Court Admits Recording of Synagogue Building Collapse as Evidence


Akinwale Akintunde

The footage of the collapsed six-storey guesthouse owned by Synagogue Church of All Nations (SCOAN) was played in the courtroom yesterday at the resumed trial of the Trustees of SCOAN and the two engineers involved in the construction of the collapsed guesthouse.

The video clip, which admissibility was seriously opposed by the defence team on Monday, was played after Justice Lateef Lawal-Akapo in a ruling ordered that the footage be admitted as evidence.

The SCOAN Trustees, the two engineers, Messrs Oladele Ogundeji and Akinbela Fatiregun and their companies, Hardrock Construction and Engineering Company and Jandy Trust Limited were arraigned by the Lagos State Government on 111-count charge for their involvement in the collapsed building, which led to the death of 116 persons, mostly South Africans on September 12, 2014.

The 111-count charge preferred against the defendants borders on criminal negligence, manslaughter and failure to obtain building permit.

The prosecution led by Mrs. Idowu Alakija, the Lagos State Director of Public Prosecution (DPP) had sought to tender the CD purportedly containing a Close Circuit Television (CCTV) recording of an aircraft hovering above the building moments before its collapse, through the second prosecution witness, Mr. Oluwatoyin Ayinde, a former Lagos State Commissioner of Physical Planning and Urban Development.

The defence led by Chief E.L Akpofure had objected to the footage being admitted as evidence because it was computer generated, irrelevant and a copy of the original.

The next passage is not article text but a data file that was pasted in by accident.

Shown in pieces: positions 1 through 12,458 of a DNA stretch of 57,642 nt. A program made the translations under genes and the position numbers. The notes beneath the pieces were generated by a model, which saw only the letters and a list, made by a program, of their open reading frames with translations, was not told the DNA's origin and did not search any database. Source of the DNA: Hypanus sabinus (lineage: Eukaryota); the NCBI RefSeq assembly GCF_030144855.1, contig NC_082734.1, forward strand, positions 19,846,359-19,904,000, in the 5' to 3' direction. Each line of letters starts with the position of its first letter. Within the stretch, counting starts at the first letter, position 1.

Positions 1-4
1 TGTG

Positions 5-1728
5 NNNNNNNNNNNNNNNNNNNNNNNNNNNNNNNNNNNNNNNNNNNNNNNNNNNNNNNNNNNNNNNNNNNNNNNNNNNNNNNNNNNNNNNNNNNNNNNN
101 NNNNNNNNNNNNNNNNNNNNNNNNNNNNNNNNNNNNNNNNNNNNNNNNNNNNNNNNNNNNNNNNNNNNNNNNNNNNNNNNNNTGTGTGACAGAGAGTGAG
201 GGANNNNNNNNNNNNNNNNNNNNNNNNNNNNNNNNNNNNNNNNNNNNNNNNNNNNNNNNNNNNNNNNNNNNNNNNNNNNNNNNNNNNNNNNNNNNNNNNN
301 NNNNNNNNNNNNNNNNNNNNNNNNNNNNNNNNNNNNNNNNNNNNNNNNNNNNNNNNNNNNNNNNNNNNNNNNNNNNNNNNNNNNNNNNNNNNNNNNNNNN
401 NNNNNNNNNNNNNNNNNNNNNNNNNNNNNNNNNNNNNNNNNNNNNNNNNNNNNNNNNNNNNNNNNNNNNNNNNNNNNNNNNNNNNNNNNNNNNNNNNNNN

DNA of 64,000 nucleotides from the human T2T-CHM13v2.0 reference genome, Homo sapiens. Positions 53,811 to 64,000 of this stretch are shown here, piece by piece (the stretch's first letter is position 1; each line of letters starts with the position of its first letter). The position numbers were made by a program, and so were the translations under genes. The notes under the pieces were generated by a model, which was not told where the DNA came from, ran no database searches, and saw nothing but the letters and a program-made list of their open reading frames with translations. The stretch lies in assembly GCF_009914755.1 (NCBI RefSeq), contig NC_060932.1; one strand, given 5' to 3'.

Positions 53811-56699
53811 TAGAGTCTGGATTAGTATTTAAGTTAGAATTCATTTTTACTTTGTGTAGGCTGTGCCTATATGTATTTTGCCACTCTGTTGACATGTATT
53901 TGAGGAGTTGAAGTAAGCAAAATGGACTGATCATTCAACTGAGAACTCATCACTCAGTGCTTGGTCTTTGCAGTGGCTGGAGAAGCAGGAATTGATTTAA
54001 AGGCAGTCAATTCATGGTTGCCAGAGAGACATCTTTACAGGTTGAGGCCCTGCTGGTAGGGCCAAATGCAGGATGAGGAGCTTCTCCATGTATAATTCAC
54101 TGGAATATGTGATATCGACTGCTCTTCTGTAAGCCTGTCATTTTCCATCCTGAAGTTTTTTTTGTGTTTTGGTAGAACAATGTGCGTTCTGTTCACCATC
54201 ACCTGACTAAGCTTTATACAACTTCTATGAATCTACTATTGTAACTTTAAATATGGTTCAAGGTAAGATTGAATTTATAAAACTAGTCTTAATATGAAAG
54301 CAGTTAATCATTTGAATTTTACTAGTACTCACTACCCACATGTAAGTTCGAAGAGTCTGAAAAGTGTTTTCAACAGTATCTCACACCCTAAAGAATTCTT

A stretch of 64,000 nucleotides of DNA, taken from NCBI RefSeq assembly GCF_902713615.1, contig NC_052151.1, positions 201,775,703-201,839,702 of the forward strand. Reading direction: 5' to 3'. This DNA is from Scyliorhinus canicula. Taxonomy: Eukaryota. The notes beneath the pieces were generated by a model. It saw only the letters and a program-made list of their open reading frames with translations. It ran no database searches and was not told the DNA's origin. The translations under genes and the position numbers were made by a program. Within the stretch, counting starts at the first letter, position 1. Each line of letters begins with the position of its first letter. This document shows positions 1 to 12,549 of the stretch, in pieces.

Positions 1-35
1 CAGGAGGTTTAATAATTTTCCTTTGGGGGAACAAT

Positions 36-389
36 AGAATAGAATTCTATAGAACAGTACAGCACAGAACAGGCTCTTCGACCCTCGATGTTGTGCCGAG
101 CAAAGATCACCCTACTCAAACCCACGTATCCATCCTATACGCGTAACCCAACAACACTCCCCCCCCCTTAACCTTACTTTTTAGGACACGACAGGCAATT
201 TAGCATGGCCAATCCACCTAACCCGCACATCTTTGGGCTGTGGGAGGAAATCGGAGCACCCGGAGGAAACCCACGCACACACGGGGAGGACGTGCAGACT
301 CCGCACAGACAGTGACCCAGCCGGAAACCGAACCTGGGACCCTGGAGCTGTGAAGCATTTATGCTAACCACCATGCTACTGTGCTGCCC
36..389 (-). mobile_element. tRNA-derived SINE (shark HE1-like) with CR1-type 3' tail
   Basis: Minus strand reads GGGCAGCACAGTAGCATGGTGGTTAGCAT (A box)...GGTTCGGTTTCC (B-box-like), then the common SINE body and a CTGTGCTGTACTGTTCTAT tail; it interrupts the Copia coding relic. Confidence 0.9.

Akpofure had also noted that the prosecution witness in his evidence had said he could not identify the contents of the compact disc (CD) containing the footage “until he watches the CD to ascertain its contents.”

However, Justice Lawal-Akapo dismissed the objection of the defence for lack of merit.
“I find no merit in the objections, they are overruled, the video clip and accompanying documents are admitted in evidence,” he said.
The judge said the prerogative of a court in admitting a document into evidence was its relevance.

“For a document to be tendered in evidence, the guiding principle is relevance and not custody, the questions to be asked is whether the document is needed and admissible in law the judge ruled.”
During the cross-examination of Ayinde by Akpofure, the former commissioner told the court that he visited the site of the building collapse twice.
Justice Lawal-Akapo, adjourned the case to 10, 11 and 12 October for continuation of trial.